1. If we reject the salvation that He provides, there is no hope any where else. Acts 4:12
      2. He is the only way to God John 14:6
      3. If we reject God's provision for our salvation then God has not choice but consign us to an eternal hell.
    4. If we will confess our sin and admit that we have failed to meet God's requirements and accept Jesus's death on the cross as a substitute for the punishment that we deserve, He will save us.
  3. Lord
    1. This last word is somehow the forgotten term.
      1. We are concerned that people come to know Jesus as Savior and so we should.
      2. But I feel that we stop short of the claims of the New Testament on the lives of believers.
      3. For many Christians Jesus is a fire escape.
      4. He is the way to get to heaven.
      5. He is the way to escape God's wrath and displeasure.
    2. This term Lord included the idea of master.
      1. That means that we are no longer our own, we belong to another and all that we do must come under the control of our Lord.
      2. A great illustration of this is given by Charles Colson.

Charles Colson told the following story in an address at Reformed Theological Seminary in Jackson, Mississippi:

I love the illustration about a man named Jack Eckerd. A few years ago I was on the Bill Buckley television program, talking about restitution (one of my favorite subjects) and criminal justice. Bill Buckley agreed with me. A few days later I got a call from Jack Eckerd, a businessman from Florida, the founder of the Eckerd Drug chain, the second largest drug chain in America. He saw me on television and asked me to come to Florida. He agreed Florida had a criminal justice crisis, would I come down and do something about it? And we did. We got the attorney general of the state, the president of the senate; we got on Jack Eckerd's Lear jet; we went around the State of Florida advocating criminal justice reforms, and everywhere we would go Jack Eckerd would introduce me to the crowds and say, "This is Chuck Colson, my friend; I met him on Bill Buckley's television program. He's born again, I'm not. I wish I were." And then he'd sit down. We'd get on the airplane and I'd tell him about Jesus. We'd get off at the next stop, he'd repeat it, we'd do the same thing again, and I'd talk to him about Jesus. When we left I gave him some of R. C. Sproul's books and I gave him C. S. Lewis's Mere Christianity, which had such an impact on me. I sent him my books. About a year went by and I kept pestering Jack Eckerd. And eventually one day he read some things including the story of Watergate and the Resurrection out of my book, Loving God, and decided that Jesus was, in fact, resurrected from the dead. He called me up to tell me he believed that, and I asked him some other things. When he got through telling me what he believed I said, "You're born again!" He said, "No, I'm not, I haven't felt anything." I said, "Yes, you are! Pray with me right now." After we prayed he said, "I am? Marvelous!" The first thing he did was to walk into one of his drugstores and walked down through the book shelves and he saw Playboy and Penthouse. And he'd seen it there many times before, but it never bothered him before. Now he saw them with new eyes. He'd become a Christian.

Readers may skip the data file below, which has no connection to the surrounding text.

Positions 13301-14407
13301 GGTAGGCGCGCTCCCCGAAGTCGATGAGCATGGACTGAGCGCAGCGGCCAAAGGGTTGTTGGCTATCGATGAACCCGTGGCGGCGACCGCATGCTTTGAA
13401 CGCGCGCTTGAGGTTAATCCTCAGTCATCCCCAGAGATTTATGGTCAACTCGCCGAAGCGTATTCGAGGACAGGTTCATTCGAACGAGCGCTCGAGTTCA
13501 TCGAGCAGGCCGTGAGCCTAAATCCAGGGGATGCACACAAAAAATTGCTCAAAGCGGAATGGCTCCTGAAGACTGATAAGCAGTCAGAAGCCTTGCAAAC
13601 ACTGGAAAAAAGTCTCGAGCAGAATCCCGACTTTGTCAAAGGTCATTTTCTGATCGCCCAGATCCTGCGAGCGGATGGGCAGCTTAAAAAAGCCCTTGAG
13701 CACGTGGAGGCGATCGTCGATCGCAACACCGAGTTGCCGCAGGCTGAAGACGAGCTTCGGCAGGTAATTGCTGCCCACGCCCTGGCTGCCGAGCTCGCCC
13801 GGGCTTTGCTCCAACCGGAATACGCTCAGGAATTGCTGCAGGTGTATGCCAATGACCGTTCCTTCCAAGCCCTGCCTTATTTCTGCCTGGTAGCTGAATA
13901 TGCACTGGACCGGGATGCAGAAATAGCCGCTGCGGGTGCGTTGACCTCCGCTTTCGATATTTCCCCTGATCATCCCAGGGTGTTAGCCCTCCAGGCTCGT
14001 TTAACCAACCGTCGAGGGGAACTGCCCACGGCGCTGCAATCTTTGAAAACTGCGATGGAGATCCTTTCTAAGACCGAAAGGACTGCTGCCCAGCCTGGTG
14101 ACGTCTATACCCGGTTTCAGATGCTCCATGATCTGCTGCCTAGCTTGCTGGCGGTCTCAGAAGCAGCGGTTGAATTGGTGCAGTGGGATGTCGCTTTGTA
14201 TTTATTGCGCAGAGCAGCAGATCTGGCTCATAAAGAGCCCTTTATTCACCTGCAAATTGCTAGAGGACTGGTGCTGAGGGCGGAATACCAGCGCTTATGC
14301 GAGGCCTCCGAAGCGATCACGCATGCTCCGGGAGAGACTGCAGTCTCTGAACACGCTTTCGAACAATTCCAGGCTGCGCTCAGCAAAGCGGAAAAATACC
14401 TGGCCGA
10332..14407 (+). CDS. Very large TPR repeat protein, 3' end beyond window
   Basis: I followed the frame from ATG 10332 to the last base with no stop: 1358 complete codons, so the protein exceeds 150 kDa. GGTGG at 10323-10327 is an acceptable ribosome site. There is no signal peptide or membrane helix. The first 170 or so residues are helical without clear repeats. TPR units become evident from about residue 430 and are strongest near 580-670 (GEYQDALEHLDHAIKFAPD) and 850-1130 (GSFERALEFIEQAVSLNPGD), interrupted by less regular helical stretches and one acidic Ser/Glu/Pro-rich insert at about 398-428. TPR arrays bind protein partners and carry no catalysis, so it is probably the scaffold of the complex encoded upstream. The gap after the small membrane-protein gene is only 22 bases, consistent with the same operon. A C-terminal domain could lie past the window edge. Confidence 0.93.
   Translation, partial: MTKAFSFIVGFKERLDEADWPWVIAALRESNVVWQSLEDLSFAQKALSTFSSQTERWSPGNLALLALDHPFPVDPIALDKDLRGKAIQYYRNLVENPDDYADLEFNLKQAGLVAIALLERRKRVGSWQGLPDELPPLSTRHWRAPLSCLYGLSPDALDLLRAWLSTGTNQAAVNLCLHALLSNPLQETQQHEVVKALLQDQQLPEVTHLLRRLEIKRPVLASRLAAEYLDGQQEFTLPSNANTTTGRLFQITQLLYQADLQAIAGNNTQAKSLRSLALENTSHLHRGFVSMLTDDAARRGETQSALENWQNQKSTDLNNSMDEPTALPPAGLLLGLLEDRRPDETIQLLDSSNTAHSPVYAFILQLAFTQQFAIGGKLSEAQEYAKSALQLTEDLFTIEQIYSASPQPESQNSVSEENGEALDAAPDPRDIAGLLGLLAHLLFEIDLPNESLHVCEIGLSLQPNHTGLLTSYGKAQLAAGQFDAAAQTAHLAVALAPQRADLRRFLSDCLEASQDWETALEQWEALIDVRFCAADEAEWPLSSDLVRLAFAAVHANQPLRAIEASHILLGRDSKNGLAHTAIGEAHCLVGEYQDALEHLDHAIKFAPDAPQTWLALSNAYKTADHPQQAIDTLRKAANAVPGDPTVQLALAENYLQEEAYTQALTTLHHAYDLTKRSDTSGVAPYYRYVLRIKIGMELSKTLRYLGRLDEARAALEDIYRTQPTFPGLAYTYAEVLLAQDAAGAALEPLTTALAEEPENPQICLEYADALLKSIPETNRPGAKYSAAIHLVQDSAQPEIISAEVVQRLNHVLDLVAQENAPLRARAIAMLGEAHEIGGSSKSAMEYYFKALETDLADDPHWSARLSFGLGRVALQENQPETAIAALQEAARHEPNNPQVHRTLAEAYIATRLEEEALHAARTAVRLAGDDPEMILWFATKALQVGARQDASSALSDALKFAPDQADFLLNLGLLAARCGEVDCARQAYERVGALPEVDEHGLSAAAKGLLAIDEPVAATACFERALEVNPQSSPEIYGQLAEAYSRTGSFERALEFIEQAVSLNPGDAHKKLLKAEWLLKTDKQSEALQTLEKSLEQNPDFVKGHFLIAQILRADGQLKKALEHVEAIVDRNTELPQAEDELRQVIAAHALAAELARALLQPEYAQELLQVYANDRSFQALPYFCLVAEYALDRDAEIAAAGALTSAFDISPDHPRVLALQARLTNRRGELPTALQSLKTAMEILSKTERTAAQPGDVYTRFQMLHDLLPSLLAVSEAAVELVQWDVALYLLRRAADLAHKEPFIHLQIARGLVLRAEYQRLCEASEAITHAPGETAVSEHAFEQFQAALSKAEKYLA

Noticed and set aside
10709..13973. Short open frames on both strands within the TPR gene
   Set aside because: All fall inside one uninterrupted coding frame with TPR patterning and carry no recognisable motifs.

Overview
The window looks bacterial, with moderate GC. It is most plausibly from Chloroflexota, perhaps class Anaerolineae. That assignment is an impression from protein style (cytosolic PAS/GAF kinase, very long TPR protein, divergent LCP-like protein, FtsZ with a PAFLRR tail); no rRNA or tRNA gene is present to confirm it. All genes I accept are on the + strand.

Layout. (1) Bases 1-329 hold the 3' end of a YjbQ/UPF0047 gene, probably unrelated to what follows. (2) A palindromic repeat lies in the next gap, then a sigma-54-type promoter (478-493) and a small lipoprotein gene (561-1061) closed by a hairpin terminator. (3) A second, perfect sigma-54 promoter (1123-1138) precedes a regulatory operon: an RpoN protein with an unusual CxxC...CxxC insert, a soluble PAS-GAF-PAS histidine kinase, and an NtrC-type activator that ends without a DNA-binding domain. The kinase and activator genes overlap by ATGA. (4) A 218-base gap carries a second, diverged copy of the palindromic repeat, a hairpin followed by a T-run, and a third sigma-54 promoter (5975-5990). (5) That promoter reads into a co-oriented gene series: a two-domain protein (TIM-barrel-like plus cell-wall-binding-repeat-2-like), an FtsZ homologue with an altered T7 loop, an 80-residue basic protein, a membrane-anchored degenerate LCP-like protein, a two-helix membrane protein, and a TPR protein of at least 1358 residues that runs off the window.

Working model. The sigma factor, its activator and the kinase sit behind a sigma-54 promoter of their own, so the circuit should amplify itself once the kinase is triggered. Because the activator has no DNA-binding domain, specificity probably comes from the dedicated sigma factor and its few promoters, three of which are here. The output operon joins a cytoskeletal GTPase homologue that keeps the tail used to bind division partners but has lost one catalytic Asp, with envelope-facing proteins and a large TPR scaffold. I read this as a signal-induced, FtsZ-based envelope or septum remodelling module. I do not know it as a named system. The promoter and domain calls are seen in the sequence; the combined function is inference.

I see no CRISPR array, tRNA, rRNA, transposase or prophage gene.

He went back to his office. He called in his president. He said, "Take Playboy and Penthouse out of my stores. The president said, "You can't mean that, Mr. Eckerd. We make three million dollars a year on those books." He said, "Take 'em out of my stores." And in 1,700 stores across America, by one man's decision, those magazines and smut were removed from the shelves because a man had given his life to Christ. I called Jack Eckerd up. I said, "I want to use that story. Did you do that because of your commitment to Christ?" He said, "Why else would I give away three million dollars? The Lord wouldn't let me off the hook."

Isn't that marvelous? God wouldn't let me off the hook. I don't know any theologian who's better defined the Lordship of Christ than that. And what happened after that is a wonderful sequel and a wonderful demonstration of what happens in our culture today.